Liberal Democrats 16% (-1)
Others 9% (-2)

As usual, I'll note that sub-samples of UK polls are inherently unreliable - and indeed because of the smaller sample size this probably applies even more so to ComRes and Populus polls than to YouGov.

SNP hypocrites must either allow cheap cider - or ban Robert Burns

As I noted on Twitter earlier, some absolutely dream coverage for the SNP government from the London-based media, all thanks to the bold plans to tackle Scotland's appalling record of alcohol-related deaths, crime and disorder. So much so, in fact, that Newsnight Scotland seemed to feel the need to balance things out by at least nominally presenting a more negative slant, which they did in monumentally contrived fashion. Apparently - see if you can follow this - the SNP are sending out mixed messages by supporting the year of Homecoming, which celebrates the anniversary of the birth of Robert Burns, who it is rumoured may have liked the odd drink or two. Indeed, he may even have mentioned drink once or twice in his poetry.

Is that it? I think even I could have come up with a more convincing example of "SNP hypocrisy" than that!

Sunday, March 1, 2009

Hope springs eternal for Hadden

Very encouraging win for Scotland at Murrayfield, hopefully marking the start of a new era with the Evans brothers at the forefront. But I was slightly bemused by Frank Hadden's comments afterwards - 'with Wales losing last night, this championship is wide open...we think we'll have a big say in it'. Does that mean he thinks Scotland can still win the Six Nations? As far as I can see, even if we win our remaining two games (which would include a first win at Twickenham since 1983), to actually win the championship we'd need Wales to lose to Italy - and then to bounce back from that improbable and crushing defeat by beating Ireland the following week. Oh, and we'd also need France to lose to either England or Italy. And even if all that happened, we probably still wouldn't win the championship because of points difference.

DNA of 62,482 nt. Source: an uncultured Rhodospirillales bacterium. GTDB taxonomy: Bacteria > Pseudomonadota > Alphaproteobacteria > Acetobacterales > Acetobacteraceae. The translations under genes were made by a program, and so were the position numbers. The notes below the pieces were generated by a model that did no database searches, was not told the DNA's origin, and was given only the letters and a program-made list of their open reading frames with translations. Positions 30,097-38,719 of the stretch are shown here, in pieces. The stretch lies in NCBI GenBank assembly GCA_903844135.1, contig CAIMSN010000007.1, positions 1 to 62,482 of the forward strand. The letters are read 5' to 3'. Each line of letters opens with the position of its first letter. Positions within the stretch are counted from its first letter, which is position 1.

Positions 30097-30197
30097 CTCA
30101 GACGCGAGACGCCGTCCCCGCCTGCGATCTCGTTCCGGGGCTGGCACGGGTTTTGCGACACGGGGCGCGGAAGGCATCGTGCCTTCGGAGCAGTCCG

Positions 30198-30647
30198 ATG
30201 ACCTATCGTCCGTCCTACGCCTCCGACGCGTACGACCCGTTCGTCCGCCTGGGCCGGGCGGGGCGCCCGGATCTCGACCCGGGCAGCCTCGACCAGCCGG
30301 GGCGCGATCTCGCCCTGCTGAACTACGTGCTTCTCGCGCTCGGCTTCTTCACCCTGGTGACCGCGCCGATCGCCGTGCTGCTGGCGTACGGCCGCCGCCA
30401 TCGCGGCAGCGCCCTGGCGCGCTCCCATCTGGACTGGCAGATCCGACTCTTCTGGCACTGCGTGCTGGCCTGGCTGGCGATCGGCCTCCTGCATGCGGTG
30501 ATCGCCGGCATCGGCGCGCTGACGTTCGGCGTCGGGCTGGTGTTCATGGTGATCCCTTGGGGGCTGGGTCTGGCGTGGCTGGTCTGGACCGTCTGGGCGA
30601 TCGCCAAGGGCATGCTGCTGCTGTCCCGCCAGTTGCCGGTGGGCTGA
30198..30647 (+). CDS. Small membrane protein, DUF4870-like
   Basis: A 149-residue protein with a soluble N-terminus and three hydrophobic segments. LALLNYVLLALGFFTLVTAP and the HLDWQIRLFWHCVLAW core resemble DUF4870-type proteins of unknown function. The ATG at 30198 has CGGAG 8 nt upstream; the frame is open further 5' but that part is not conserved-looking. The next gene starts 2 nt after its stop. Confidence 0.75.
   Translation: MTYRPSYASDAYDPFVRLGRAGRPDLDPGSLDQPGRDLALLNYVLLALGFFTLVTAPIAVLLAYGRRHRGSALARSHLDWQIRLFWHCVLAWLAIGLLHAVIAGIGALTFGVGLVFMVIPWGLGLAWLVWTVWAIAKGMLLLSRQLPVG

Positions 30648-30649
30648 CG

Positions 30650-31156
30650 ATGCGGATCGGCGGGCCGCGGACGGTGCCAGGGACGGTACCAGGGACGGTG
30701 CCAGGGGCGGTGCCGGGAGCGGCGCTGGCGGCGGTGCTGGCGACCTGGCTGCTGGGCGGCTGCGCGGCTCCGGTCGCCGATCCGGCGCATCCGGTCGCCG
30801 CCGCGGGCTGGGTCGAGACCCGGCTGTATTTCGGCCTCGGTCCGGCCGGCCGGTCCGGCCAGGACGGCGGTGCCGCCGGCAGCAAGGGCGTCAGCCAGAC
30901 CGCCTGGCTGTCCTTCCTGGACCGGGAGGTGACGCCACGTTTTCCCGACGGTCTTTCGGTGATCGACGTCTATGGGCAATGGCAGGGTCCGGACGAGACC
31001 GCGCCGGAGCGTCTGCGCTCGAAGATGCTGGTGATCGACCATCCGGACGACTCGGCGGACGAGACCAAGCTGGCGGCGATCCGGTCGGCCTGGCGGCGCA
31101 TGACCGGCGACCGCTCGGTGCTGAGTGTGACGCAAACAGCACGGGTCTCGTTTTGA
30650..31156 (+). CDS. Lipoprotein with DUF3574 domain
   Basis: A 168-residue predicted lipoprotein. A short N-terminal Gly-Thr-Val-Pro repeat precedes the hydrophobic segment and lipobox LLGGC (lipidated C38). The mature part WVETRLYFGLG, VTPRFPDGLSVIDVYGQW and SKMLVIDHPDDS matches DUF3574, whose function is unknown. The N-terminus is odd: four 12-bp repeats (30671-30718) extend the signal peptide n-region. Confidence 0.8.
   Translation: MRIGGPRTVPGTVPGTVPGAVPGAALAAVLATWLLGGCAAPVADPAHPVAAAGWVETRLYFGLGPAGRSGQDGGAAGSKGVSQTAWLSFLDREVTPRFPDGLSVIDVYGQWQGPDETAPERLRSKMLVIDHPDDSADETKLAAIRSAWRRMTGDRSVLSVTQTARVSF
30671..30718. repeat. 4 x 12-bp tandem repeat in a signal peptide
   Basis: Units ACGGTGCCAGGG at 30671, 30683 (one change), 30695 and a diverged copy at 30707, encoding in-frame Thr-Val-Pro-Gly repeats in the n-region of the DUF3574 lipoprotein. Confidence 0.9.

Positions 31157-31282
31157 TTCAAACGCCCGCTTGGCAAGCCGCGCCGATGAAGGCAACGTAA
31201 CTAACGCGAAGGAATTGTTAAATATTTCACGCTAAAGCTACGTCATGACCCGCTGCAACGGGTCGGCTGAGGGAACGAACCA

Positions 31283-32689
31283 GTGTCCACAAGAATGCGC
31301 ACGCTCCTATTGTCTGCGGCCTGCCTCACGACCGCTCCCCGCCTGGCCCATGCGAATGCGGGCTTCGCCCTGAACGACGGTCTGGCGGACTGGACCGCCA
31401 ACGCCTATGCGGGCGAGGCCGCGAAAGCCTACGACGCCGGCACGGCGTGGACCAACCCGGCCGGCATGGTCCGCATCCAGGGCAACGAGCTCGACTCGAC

Couldn't we just aim for third or something?